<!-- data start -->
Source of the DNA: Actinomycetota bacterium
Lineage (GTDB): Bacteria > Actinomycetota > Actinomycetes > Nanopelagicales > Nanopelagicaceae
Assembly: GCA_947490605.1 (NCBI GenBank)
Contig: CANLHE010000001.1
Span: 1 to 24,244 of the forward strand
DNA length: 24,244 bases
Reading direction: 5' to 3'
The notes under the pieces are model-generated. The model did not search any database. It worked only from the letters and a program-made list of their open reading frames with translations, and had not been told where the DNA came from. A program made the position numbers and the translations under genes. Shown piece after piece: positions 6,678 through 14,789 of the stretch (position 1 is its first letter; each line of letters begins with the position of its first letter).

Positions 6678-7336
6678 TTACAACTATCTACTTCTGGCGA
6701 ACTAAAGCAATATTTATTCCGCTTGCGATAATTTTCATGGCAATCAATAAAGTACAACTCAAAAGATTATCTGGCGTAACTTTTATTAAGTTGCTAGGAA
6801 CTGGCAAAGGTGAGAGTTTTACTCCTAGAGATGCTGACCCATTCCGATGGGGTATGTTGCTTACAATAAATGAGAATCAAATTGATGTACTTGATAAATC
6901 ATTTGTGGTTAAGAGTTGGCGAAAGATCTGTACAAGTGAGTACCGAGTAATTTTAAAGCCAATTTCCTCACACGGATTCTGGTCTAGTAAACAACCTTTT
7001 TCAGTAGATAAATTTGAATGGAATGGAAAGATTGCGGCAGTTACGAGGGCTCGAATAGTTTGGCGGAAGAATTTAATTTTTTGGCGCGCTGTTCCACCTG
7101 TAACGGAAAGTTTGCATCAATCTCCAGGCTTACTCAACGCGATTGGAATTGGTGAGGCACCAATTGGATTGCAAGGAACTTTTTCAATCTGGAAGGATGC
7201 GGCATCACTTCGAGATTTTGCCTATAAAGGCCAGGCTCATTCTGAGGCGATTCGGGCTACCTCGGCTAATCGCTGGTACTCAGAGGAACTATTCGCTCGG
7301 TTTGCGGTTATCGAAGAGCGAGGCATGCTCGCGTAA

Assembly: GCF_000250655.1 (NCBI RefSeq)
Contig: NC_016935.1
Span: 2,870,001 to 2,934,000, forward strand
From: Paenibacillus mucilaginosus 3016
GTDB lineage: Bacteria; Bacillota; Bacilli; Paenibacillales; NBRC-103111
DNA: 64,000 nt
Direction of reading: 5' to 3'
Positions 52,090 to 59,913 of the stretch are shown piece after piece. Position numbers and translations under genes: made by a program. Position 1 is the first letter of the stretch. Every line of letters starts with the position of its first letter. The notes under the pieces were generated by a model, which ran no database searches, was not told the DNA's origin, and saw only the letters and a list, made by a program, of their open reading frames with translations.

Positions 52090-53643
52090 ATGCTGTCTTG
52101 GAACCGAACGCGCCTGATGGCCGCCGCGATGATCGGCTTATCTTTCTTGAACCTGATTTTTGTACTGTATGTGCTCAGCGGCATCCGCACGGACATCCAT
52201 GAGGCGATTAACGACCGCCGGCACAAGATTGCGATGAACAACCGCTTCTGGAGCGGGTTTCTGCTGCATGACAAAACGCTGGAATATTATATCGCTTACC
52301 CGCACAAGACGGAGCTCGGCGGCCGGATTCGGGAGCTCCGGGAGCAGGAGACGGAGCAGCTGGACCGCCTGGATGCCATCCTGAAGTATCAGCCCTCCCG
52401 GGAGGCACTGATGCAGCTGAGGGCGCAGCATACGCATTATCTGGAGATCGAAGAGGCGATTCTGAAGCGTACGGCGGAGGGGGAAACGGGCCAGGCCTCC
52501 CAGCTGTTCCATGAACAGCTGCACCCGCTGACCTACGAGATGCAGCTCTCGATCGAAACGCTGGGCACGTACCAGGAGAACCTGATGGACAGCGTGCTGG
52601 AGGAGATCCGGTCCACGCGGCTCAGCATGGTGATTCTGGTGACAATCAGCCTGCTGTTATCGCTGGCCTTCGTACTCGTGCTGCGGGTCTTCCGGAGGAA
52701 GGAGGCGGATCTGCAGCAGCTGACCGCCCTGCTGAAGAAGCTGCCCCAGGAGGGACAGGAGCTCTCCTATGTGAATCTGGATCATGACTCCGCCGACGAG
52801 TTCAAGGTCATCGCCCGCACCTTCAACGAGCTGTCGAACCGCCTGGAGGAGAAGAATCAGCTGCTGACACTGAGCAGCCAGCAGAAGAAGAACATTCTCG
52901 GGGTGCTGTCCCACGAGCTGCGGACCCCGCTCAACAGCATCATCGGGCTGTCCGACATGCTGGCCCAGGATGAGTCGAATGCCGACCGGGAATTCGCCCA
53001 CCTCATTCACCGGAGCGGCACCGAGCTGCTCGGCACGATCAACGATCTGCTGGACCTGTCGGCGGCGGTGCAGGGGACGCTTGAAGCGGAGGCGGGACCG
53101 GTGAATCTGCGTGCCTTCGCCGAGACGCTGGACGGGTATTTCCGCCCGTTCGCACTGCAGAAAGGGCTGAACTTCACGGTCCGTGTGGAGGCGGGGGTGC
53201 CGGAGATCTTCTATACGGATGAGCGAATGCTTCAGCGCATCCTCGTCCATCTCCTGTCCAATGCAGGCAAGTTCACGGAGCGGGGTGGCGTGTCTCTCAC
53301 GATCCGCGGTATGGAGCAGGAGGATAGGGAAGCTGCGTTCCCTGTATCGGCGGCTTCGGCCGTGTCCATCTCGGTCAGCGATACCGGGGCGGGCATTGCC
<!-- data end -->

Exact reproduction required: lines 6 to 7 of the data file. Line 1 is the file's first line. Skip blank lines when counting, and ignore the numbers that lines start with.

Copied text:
DNA length: 24,244 bases
Reading direction: 5' to 3'